This study then continues to examine the implication of these transitions for earnings among the job movers. Although it contrasts the analysis of formal and informal sector earnings, the paper will focus more on the analysis of earnings in the formal sector, given that the earnings of the informal sectors tend to be variable from year to year in Sakernas. Besides showing that earnings in informal sector employment tend to be lower than in formal sector employment, previous studies in Indonesia suggest that the longer someone has a job in the informal sector, the more likely they are to be disadvantaged in terms of earnings compared with jobs utilizing labour with a similar qualification in the formal sector (Naidoo, Packard and Auwalin 2015). In other words, the evidence suggests "scarring" effects in terms of earnings from the experience of working in the informal sector, compared to movers with no experience in the informal sector or new entrants (see Manning 2018). (2)

    The following section of the paper looks briefly at the definition of the informal sector and then at the growth and share of formal-informal sector employment in Indonesia in more detail. Then, we discuss job mobility across sectors with a focus on mobility to the formal sector. The paper subsequently examines earnings differentials among the job movers, with a focus on the earnings of formal sector employees. Finally, the last section concludes.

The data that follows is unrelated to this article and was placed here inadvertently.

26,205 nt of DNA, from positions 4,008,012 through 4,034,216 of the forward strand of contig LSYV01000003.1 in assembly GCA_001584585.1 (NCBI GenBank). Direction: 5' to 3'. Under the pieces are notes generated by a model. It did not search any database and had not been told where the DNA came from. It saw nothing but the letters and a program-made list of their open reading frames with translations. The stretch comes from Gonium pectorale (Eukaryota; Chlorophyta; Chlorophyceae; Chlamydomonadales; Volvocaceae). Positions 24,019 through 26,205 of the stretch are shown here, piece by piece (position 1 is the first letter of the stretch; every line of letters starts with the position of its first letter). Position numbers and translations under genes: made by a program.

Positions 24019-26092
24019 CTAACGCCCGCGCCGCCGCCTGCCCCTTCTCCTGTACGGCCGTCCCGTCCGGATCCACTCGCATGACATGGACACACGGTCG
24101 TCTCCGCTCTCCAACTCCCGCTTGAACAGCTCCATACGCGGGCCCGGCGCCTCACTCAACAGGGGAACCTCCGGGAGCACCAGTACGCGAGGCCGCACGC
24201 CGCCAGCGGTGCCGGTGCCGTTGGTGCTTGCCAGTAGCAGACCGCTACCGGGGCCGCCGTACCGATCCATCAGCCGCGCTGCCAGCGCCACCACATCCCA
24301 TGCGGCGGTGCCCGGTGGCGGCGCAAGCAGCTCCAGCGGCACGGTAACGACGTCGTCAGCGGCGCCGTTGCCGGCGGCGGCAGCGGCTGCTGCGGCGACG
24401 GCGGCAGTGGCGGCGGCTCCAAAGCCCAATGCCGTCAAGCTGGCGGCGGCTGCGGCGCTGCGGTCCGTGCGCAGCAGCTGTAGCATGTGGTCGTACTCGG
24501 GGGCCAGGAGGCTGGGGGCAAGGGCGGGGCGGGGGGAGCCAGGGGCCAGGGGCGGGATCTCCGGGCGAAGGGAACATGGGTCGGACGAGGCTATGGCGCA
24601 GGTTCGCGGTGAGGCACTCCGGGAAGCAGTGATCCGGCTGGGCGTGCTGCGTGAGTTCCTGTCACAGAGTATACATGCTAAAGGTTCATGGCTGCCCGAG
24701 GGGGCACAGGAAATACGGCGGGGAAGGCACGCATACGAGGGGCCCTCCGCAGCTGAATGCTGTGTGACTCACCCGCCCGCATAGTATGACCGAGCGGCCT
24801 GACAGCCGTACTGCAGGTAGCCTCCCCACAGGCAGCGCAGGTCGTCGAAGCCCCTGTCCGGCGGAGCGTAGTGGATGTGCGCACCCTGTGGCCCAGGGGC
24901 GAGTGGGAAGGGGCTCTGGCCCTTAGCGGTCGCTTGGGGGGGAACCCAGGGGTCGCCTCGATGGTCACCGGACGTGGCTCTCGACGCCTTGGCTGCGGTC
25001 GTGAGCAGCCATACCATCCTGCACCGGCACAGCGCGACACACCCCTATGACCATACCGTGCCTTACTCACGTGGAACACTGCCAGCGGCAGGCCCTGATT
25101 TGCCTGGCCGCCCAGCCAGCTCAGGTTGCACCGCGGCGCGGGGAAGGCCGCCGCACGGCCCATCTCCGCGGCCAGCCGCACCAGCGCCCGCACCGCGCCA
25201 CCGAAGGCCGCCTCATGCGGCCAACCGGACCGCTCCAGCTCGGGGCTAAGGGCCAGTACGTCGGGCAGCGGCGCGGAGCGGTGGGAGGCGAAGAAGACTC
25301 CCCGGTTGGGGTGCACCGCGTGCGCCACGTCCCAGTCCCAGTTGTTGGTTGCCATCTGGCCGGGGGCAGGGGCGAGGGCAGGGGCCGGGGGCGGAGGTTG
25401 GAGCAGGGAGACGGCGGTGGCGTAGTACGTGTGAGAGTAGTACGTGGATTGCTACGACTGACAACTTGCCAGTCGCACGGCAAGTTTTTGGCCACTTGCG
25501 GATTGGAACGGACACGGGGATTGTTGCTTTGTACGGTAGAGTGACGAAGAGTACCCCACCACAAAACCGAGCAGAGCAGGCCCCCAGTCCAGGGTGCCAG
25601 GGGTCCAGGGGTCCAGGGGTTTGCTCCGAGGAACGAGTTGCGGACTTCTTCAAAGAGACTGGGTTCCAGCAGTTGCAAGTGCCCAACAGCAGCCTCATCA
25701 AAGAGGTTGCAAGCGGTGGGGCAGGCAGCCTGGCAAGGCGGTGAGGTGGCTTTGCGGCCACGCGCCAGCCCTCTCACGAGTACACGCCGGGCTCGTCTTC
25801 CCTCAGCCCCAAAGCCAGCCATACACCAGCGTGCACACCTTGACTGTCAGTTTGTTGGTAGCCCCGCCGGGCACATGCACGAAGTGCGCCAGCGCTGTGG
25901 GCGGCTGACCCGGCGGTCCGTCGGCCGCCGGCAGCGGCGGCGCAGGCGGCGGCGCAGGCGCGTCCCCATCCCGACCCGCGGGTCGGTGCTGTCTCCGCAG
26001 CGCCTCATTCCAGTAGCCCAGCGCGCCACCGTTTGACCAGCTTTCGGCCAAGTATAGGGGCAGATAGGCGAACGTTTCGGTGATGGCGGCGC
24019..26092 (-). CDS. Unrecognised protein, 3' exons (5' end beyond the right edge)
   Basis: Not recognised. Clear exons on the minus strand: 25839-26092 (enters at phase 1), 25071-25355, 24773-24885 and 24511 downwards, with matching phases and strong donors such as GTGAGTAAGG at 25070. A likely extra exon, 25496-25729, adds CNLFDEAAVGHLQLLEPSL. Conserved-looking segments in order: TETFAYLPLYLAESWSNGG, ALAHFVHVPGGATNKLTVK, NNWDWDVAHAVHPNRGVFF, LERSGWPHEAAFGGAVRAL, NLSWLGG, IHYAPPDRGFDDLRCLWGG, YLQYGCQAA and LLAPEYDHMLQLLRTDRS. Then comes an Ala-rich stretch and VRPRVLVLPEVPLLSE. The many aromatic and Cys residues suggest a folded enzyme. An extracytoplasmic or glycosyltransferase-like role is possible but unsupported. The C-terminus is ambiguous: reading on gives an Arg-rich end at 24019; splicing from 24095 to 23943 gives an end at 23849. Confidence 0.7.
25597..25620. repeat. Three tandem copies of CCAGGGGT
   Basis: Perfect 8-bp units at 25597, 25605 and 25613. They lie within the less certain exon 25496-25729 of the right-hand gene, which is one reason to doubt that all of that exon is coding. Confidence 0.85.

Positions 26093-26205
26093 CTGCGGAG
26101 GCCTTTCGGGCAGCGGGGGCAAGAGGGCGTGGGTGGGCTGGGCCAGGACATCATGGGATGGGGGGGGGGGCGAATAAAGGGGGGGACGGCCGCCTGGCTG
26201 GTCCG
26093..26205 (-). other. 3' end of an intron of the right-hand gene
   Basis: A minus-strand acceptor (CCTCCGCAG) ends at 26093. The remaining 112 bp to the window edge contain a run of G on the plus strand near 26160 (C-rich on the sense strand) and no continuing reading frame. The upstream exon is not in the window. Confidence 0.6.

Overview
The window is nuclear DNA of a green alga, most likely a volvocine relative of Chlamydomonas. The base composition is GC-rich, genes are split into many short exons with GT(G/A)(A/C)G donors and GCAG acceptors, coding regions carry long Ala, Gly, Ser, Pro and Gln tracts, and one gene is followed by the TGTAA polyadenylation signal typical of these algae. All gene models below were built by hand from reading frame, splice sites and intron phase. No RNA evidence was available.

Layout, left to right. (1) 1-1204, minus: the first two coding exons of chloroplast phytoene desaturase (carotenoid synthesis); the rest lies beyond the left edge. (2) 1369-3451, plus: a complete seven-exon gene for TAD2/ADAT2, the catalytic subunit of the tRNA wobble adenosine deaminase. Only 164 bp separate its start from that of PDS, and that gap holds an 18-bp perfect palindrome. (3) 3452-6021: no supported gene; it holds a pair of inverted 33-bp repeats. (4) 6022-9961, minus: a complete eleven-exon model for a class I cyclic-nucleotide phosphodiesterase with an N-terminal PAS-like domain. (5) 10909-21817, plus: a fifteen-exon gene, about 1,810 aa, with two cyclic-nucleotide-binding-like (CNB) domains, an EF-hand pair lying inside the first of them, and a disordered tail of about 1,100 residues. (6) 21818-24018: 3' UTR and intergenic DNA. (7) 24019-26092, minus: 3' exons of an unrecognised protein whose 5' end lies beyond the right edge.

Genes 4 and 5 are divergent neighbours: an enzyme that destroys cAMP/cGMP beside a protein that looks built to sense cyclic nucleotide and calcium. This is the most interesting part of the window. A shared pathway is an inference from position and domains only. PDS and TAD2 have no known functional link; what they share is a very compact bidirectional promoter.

2. Defining the Formal-Informal Sector

    The data used in the study are individual data, mostly from the National Labour Force Survey (Sakernas), covering the period from 2010 to 2017. To examine changes over time, the formal and informal definition used in the study is mainly based on the Central Bureau of Statistics (BPS) definition using work status categories (the so-called Proxy 1). Individuals are defined as working in the informal sector if they are self-employed, casual workers, or family workers, while wage employees and employers are categorized under formal sector employment. The concept of formal-informal sector used in the study, therefore, focuses on the labour market (employment) approach rather than the industrial or firm-based approach (see, for example, Rothenberg et al. 2016 for the latter approach). These categories are generally consistent with the standard practice of labour market definition of the formal-informal sector used in the literature on developing countries. (3)